RAIL passengers across Wiltshire are set to face the biggest fare hike in five years, train companies have announced.

From January 2, 2018, a 12-month season ticket from Chippenham to London Paddington will rise 3.6 per cent, from £9,384, to £9,721 – a £337 rise.

At present, an off-peak day single between the two stops costs £30.40, but that would rise to £31.49 next month.

However, as super off-peak and peak journeys will rise by 3.1 per cent, the current peak journey of £83 from Chippenham to London Paddington would climb to £85.57.

Commuters who travel from Chippenham to Bath will see the cost of an annual season ticket jump by £40.75, a 3.6 per cent rise, to £1,172.75.

Season tickets and off-peak journeys will rise 3.6 per cent but super off-peak and peak will rise by 3.1 per cent.

Graham Ellis, of TransWilts Rail Group, said that it was not a great surprise that the prices were going up.

“This news is like a chill wind blowing down the platform,” he said.

“Although a lot of people are shocked and horrified by this, it was actually announced back in August. A price hike is never a good thing, however.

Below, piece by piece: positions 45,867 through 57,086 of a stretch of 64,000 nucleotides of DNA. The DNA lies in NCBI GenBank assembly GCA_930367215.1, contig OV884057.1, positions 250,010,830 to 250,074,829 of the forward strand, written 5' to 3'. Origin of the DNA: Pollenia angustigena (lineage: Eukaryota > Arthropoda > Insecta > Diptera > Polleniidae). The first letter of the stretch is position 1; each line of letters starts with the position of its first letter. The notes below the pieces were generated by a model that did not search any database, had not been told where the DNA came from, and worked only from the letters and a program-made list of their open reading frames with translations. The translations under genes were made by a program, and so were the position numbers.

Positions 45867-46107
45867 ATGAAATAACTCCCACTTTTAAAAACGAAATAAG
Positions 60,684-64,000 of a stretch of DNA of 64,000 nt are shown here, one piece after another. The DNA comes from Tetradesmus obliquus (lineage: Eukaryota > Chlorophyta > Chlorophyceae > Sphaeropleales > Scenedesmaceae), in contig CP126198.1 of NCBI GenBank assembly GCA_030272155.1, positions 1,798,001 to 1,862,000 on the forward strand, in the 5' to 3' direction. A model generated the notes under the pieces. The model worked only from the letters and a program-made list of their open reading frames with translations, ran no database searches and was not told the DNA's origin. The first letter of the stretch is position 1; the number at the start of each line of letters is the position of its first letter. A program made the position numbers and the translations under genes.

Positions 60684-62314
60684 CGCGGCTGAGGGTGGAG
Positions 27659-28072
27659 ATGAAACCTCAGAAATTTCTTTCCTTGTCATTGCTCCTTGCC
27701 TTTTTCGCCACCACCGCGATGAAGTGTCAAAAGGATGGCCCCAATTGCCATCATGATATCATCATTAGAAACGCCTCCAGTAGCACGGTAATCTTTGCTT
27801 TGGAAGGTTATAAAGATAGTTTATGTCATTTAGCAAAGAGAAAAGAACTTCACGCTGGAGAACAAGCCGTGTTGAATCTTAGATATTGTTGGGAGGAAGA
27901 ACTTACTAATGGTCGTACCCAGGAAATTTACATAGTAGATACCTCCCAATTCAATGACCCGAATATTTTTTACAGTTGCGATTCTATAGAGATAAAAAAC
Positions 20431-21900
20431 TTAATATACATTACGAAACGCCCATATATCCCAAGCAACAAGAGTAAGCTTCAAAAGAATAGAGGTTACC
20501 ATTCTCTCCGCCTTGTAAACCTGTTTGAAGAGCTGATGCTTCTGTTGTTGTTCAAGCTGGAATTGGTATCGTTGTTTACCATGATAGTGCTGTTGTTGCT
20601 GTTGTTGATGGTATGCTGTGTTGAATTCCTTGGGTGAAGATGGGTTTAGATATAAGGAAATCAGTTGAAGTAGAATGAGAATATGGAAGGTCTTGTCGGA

“It is not a huge surprise, what with all the modernisation works going on.

“People obviously notice when fares go up, but very little, if anything, is said when prices go down.

“For instance the

Trowbridge to Swindon fare went down significantly in 2013, but that is never talked about.

“People will call for the railways to be nationalised and there are both positive and negative points to that.

“It is a complex issue.”

Rail companies said that the average rise in ticket prices across the country was 3.4 per cent – the biggest price hike since January 2013.

The rise was below the national inflation rate of four per cent and the government regulator’s fare rise cap of 3.6 per cent, the Rail Delivery Group said.

“The money raised by Government through fares ensures investment in more trains, better stations and faster services,” said a spokesman for GWR.

“Since 2004 the Government has sought to sustain investment in the railways by reducing the amount that taxpayers contribute and requiring passengers to pay a greater share.

“This investment is already providing new trains on the Great Western.”